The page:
Glasgow Councillors Summer-Autumn 2017

In June 2017 GoBike sent this letter, GoBike Glasgow City Council Letter 06_17  to all newly elected Glasgow Councillors, ie to all 84 Councillors,  Within minutes Councillor Elspeth Kerr, SNP, for Drumchapel/Anniesland replied, followed by others, and following a reminder after the summer recess, a grand total of 15, representing 10 wards, had replied.  We offered them all a tour of the city or their ward, by bike or by foot.

3. Partick East/Kelvindale, Ward 23, cycling tour, 23 September

GoBike member, Johnston Orr, trying to cycle along the Colleges Cycle route on Highburgh Road towards Byres Road.  Note the car encroaching on the very narrow door opening zone and the car parked right across the bike lane!

On Saturday 23 September, GoBike convenor, Tricia Fort, and Johnston Orr met one of Partick East/Kelvindale’s 4 councillors, Tony Curtis, Conservative, for a short tour of the ward – but lots of discussion.  Tony is very keen that all road users obey the Highway Code and relevant legislation, behave responsibly and respect each other, follow guidance when it comes to staying safe on a bike and he is keen to get Police Scotland to address parking and speeding infringements.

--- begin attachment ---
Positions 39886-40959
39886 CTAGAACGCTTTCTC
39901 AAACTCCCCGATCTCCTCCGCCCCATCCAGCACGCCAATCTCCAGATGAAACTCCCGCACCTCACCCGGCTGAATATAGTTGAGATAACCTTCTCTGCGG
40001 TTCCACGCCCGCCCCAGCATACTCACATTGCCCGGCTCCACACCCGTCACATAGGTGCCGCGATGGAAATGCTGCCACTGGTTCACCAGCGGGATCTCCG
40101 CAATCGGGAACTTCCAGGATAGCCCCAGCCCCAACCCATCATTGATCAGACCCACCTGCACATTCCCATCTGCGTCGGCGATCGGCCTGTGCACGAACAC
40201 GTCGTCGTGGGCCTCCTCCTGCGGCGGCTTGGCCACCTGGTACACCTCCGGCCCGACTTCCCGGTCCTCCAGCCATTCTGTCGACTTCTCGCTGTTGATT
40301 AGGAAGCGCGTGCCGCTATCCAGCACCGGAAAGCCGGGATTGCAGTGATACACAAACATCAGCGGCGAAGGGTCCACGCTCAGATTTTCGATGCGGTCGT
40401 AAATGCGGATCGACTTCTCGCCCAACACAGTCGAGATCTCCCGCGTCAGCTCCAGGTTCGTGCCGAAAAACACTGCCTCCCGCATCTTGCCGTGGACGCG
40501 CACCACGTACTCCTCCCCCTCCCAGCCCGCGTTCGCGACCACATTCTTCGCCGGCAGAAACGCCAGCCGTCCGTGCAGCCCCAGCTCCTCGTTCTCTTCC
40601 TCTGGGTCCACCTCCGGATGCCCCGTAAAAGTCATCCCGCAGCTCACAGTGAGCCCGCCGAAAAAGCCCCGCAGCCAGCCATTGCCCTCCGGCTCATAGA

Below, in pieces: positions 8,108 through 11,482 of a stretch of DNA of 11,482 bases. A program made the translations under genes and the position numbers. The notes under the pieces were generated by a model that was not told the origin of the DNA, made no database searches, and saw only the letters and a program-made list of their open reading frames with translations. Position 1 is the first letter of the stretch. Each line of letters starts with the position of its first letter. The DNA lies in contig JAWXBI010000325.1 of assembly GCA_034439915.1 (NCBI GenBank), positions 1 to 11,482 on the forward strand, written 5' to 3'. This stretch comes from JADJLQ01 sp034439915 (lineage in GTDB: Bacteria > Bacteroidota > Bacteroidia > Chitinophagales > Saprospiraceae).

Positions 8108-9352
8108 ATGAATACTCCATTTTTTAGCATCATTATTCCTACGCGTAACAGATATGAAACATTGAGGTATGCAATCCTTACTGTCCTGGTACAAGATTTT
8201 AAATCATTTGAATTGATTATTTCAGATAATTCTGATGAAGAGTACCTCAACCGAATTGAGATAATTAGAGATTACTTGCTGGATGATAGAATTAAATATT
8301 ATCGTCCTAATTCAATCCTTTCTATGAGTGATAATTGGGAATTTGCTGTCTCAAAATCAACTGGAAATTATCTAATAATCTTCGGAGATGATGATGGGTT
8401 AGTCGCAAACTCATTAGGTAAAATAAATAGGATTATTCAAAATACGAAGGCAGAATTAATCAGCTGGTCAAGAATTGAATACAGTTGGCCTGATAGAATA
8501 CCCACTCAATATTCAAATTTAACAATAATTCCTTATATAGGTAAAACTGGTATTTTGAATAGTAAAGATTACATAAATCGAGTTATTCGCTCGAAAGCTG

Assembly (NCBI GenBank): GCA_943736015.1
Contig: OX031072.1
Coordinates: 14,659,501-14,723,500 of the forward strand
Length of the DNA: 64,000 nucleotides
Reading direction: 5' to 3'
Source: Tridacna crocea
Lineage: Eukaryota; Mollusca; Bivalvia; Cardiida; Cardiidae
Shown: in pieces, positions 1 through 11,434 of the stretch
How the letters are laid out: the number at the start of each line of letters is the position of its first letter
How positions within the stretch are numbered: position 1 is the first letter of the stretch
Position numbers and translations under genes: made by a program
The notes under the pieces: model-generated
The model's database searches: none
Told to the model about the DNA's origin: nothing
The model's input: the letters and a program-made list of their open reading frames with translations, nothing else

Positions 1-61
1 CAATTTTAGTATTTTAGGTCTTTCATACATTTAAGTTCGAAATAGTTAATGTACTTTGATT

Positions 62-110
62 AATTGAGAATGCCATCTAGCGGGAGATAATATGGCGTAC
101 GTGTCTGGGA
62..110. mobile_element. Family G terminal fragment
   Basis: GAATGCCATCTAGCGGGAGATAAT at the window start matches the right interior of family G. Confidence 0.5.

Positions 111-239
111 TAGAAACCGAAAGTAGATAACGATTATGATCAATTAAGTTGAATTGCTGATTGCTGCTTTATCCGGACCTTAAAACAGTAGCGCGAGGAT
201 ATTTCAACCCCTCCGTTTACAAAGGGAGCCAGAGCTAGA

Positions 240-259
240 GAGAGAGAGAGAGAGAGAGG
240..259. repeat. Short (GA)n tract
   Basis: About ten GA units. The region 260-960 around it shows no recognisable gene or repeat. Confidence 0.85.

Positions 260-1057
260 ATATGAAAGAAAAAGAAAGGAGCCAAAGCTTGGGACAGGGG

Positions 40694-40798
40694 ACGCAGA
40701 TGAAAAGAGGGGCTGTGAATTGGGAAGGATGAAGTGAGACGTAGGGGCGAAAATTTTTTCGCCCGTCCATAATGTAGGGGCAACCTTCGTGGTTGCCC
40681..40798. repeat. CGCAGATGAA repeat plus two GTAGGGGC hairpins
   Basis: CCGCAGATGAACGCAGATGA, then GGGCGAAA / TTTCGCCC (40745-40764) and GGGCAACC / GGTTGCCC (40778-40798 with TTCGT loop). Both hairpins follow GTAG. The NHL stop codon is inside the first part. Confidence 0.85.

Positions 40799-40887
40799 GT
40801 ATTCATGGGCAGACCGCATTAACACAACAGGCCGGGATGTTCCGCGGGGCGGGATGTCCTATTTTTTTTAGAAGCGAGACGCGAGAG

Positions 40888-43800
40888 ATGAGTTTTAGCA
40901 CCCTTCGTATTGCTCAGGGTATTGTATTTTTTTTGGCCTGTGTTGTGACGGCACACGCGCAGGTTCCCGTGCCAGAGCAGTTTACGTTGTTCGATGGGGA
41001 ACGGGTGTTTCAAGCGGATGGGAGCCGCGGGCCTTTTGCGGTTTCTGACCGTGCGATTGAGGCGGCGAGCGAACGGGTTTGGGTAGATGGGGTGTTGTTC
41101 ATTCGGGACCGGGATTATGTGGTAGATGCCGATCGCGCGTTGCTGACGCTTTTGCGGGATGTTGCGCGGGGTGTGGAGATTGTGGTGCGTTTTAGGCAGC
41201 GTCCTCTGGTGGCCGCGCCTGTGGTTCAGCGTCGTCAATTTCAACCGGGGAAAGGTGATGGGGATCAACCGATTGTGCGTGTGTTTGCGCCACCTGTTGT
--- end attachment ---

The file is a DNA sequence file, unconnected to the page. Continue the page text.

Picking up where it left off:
Our route was from outside the bar/restaurant 1051GWR on Great Western Road at Gartnavel, up to Highburgh Road and along into Hyndland and Dowanhill. The points discussed concerning cycle infrastructure were:

  1. The possibility of a cycle link from the western end of Devonshire Terrace through to the front of bar/restaurant1051GWR; this would allow people to cycle from Devonshire Terrace along the existing footway, if it were cleared of vegetation and widened, to access Hughenden Lane or Shelley Road.
  2. The reduced hours of operation of the bus lanes on Great Western Road and the lack of any cycle infrastructure on this major artery into the city centre.
  3. Hyndland Road from Great Western Road to the top of Clarence Drive; this is a main route, as Tony pointed out, and yet there is no cycle infrastructure.
  4. The poor condition of many roads, and many cycle lanes, in the city, and in this ward.